Two American halfpipe skiers punctuate matching Olympic tattoos with gold and silver medals

Jeff Passan
MLB columnist

PYEONGCHANG, South Korea – With a few days to kill in Seoul before the Olympic men’s halfpipe skiing competition, David Wise cooked up an idea. He and Alex Ferreira, his teammate with whom he strode into opening ceremonies, had shared enough memorable experiences together that they would commemorate it with a tattoo. They were looking for inspiration when they laid eyes on the PyeongChang Games’ logo.

It’s quite simple: nine straight lines, the first four oriented to look like two pillars sandwiched by a top and bottom, the other five arranged in a star. The first symbol is meant to represent harmony among heaven, earth and man. The second signifies winter sports stars.

On Thursday afternoon, they shared something else beyond the indelible reminder inked into their left arms: a podium. Wise, the best halfpipe skier in history, coming off a brutal between-Olympics stretch in which concussions waylaid him and other personal issues challenged him, won his second consecutive gold with a staggering run after a ski burst out of its bindings on his first two tries. Ferreira bagged a silver medal, his consistency paying off for the United States on its finest day of the Olympics.

Amid the glory of the gold-medal hockey game and the excitement of Mikaela Shiffrin’s combined run, the halfpipe skiers at Phoenix Snow Park reminded why Team USA is thankful for the existence of the spinning, flipping, new-school disciplines of halfpipe, slopestyle and big air snowboarding and skiing in which it now has captured 10 of its 21 medals. The creativity they foster – the ingenuity they demand – plays right into the American wheelhouse, whether it’s Jocelyne Lamoreux-Davidson’s stickhandling or Wise ripping off double-cork tricks in four directions, something he’d done just once before and that no other skier has mastered.

“It caters to doing things sort of differently than everyone else does,” Wise said. “And I think, as Americans, we have rebel in our blood. It’s who we are. It defines us as a culture. We do things differently than other people.”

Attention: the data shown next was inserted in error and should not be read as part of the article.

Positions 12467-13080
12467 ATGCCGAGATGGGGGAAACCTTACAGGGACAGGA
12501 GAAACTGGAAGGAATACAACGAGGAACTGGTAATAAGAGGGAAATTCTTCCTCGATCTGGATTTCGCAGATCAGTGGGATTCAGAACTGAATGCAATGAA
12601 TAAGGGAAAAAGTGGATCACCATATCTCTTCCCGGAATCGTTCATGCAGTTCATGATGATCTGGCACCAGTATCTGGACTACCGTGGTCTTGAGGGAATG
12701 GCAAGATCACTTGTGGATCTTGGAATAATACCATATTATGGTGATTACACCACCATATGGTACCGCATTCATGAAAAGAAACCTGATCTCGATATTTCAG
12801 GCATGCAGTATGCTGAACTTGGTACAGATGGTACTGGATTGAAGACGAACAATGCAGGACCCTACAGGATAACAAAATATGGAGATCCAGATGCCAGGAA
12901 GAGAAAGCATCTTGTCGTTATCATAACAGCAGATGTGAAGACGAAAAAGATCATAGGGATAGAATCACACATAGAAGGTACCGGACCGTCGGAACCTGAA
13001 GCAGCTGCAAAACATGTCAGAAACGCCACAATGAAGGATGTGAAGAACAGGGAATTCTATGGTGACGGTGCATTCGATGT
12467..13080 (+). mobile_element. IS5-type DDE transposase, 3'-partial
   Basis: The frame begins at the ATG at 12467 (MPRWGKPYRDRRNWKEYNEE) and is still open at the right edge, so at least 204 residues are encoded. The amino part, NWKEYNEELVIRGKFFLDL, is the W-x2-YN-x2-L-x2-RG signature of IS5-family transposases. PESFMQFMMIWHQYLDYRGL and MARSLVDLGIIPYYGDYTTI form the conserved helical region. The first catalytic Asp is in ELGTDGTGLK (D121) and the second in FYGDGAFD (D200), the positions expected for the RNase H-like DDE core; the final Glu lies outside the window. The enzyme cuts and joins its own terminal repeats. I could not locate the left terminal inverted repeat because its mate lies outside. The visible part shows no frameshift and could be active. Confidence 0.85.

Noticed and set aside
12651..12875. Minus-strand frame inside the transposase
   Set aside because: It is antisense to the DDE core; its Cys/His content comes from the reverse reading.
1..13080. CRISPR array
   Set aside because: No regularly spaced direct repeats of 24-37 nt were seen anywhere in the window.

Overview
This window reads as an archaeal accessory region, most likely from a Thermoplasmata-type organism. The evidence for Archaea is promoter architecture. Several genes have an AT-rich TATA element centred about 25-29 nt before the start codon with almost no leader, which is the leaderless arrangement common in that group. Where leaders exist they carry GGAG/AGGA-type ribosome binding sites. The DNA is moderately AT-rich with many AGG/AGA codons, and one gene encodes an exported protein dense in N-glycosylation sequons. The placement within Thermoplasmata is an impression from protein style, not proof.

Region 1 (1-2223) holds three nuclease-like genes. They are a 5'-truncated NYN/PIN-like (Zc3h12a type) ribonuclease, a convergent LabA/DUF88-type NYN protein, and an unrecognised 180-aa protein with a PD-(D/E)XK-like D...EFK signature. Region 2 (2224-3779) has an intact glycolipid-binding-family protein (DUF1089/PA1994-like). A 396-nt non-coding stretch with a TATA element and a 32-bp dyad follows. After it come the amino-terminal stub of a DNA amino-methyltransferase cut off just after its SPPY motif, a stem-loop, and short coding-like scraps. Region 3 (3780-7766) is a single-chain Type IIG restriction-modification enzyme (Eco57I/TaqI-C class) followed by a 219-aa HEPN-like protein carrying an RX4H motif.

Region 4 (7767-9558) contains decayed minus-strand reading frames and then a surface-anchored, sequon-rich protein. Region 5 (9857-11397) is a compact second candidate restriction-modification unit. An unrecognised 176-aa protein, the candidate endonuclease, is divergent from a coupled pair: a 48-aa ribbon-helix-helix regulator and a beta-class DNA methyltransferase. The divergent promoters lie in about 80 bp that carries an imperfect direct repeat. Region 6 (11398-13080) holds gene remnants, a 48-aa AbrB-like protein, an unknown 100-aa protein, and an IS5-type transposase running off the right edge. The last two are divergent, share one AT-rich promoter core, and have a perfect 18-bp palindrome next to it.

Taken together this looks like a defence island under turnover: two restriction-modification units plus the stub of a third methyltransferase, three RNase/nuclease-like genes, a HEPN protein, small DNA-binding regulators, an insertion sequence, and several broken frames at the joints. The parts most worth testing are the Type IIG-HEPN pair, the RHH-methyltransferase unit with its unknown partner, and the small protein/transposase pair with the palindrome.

Wise’s things gave him a score of 97.2, beating Ferreira’s 96.4. Sixteen-year-old Nico Porteous of New Zealand took bronze, holding off a podium some thought would feature Americans entirely. Aaron Blunck, who had the best run in qualifying, missed the podium by 10 points. Torin Yater-Wallace, perhaps the most pure talent on the team, crashed spectacularly in his final run to end his chances.

When Wise considered how to approach his, he asked his coaches at the top of the pipe whether he should pare back the difficulty of his run. They looked at him with cocked eyebrows. That wasn’t Wise’s style. He isn’t the sort to question himself. For half a decade, he has lived in his sport as an outlier: the dad among dudes, pious where religion isn’t much of a thing, different but not in a bad way.

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He reminded himself that he was here to win, jumped into the pipe backward and threw the first of the four tricks that netted his score: backward flipping to the left, forward flipping to the left, forward flipping to the right, backward flipping to the right – all with two off-axis, or corked, flips. He added a fifth at the end of his run for good measure.

“That’s the best he’s ever put it down,” Blunck said.

It came at quite the opportune time. Ferreira already had a 96.0 on the board, after which he celebrated by helicoptering his right pole over his head. Wise, who said “I really feel like I was put on this planet to create and do new things, to be a pioneer,” did just that, much to the cardiomyopathic displeasure of his father, Tom.

“My heart!” he said as he hugged his son. “My heart, man!”

“I’m sorry about your heart,” Wise said.

Well, he wasn’t that sorry. This run was about Wise, about what he needed to do. Three concussions robbed him of normalcy for six months. His wife suffered from post-partum depression after the birth of their second child. His sister lost her leg in a boating accident. His father-in-law died. Sponsors dropped him. His skiing suffered.

So this? This meant more than the last gold, when his hair was cropped short and he looked like he’d been dropped off at the wrong hill. Now, with the long hair, with the tattoos, he fits the physical stereotype. Only the rest hasn’t changed. He still works with church youth groups and wants to be a pastor. He donates 10 percent of his earnings to a foundation started by his sisters to provide prosthetic limbs to impoverished children in Haiti. He walks the walk.

On Thursday, he skied the pipe, better than he ever had, and that tattoo he shares with Ferreira now means even more.

“I really wanted to get a tattoo,” Wise said, “saying, ‘Hey, we did it. We made it.’”

They more than did it. They unquestionably made it. And now they’ll go home with two things nobody ever can take from them.

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